Watch a previous NBC4 report from Nov. 14, 2022 about a search-and-recovery team’s efforts to find Koby Roush
COLUMBUS, Ohio (WCMH) – Since Danielle Dyer’s 24-year-old brother went missing three years ago, law enforcement agencies in rural Ohio have found human remains multiple times.
It wasn’t until Saturday afternoon, however, that one of those discoveries finally prompted a phone call from Jim Mulford, the Ohio Bureau of Criminal Investigations detective assigned to investigate the July 2020 disappearance of Koby Roush, Dyer said. The Gallia County Sheriff’s Office, Mulford informed Dyer’s dad, had located a set of human remains near Roush’s last known location.
“We’ve never had Jim call us about other remains,” Dyer said.
Around 4:30 p.m. Saturday, a person walking near Mount Carmel Road reported to 911 dispatchers that human remains in an open field in Raccoon Township, according to Gallia County Sheriff Matt Champlin.
Sheriff’s deputies and Gallia County Coroner Daniel Whiteley arrived at the scene and positively confirmed the remains as human, Champlin said. Authorities have yet to confirm the precise location of the remains — and the identity — but Whiteley said they were found in nearly “exactly the same location” where Roush disappeared.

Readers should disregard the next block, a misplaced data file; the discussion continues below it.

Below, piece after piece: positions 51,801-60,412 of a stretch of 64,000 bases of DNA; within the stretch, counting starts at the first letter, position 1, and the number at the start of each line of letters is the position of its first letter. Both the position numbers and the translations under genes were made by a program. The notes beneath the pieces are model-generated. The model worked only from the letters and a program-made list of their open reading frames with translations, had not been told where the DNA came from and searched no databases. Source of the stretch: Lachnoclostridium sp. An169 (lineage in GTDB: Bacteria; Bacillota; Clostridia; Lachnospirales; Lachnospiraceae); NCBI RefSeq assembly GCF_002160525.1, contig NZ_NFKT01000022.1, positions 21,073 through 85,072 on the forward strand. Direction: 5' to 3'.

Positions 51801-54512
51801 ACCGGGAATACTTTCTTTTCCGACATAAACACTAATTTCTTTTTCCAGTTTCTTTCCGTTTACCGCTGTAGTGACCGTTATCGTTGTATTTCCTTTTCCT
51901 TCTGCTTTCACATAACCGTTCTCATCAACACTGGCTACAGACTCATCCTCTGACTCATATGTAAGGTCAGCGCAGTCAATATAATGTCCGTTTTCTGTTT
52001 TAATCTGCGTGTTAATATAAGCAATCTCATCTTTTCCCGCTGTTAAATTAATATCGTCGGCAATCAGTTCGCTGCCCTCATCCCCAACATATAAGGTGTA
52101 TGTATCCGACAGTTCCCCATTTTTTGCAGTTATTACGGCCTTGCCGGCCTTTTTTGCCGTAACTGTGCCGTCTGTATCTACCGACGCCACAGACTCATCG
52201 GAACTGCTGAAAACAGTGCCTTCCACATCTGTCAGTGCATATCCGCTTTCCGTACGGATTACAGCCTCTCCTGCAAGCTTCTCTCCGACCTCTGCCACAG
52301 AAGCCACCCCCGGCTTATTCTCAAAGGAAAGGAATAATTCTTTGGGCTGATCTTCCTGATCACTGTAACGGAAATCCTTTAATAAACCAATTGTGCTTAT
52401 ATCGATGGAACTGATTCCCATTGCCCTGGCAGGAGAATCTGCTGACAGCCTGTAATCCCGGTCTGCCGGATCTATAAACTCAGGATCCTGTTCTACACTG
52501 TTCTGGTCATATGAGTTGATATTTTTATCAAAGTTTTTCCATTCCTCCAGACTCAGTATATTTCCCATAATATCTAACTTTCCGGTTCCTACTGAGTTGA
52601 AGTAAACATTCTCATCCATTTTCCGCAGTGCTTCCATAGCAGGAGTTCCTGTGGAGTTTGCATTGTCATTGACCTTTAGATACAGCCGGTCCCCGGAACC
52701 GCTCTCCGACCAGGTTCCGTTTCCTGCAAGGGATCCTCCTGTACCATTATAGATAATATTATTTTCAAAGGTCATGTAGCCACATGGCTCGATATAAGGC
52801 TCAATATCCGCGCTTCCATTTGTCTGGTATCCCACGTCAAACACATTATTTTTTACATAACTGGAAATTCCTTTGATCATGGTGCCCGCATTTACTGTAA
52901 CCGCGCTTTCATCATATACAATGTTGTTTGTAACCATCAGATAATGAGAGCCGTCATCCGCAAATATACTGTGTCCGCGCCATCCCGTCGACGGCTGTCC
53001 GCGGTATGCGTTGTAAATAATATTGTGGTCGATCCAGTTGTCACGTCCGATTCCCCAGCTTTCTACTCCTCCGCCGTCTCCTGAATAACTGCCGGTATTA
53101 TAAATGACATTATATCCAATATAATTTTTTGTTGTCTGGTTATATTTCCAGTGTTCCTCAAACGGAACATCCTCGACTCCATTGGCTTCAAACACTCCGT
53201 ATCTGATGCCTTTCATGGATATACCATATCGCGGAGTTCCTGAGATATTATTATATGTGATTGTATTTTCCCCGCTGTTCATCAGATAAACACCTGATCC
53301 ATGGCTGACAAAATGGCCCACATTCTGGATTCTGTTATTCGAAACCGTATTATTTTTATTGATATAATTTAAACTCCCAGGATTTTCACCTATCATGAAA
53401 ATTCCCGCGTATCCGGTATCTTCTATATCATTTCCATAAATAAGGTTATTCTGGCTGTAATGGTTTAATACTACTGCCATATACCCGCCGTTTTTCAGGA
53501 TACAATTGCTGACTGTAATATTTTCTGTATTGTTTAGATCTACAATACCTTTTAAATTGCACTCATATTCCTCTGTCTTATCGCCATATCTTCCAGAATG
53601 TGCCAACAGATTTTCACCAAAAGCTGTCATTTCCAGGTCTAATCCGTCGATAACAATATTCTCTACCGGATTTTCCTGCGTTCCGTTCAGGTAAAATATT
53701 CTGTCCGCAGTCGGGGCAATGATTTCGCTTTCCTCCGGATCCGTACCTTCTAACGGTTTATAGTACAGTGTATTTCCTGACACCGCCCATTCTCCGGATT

“All we need to do is figure out how we’re going to prove that,” Whiteley said.
Above: The last known location of Koby, where the family found his abandoned car was 38°56’43.8″N 82°25’47.8″W on Mount Carmel Road, Raccoon Township in Gallia County. It is close to a former paper mill.
Above: The Gallia County Sheriff’s Office located human remains on Saturday, March 11 near Mount Carmel Road, Raccoon Township in Gallia Gounty.
Dyer, who has spent the last two-and-a-half years waiting to be reunited with her younger brother, said she started crying when she learned the remains were near where Roush’s abandoned car was found after he went missing on July 5, 2020.
With the help of crime victim services Golden Hearts A Voice 4 the Voiceless, Dyer and a search team – often armed with pink ribbons and a cadaver dog named Thor – have trudged through miles of land, including the area near Mount Carmel Road in Raccoon Township, for any shred of evidence leading to Roush.
Given the proximity of the human remains and the call from Mulford, Dyer said she is preparing for the possibility that authorities will positively identify the remains as those of Roush, although there are others who have gone missing in that part of Ohio, including Raymont Willis, who was last seen in Waverly on July 4, 2020 — a day before Roush disappeared.
“I don’t want it to be my brother, but I would really like for us to have closure,” Dyer said. “Every day has felt hopeless.”
Deputies collected about 70 human bones from the area, including a skull with nearly a full set of teeth, Whiteley said. He expects the remains — and dental X-rays of the teeth — to be taken to the Montgomery County Coroner’s Office on Wednesday morning for an autopsy and examination.
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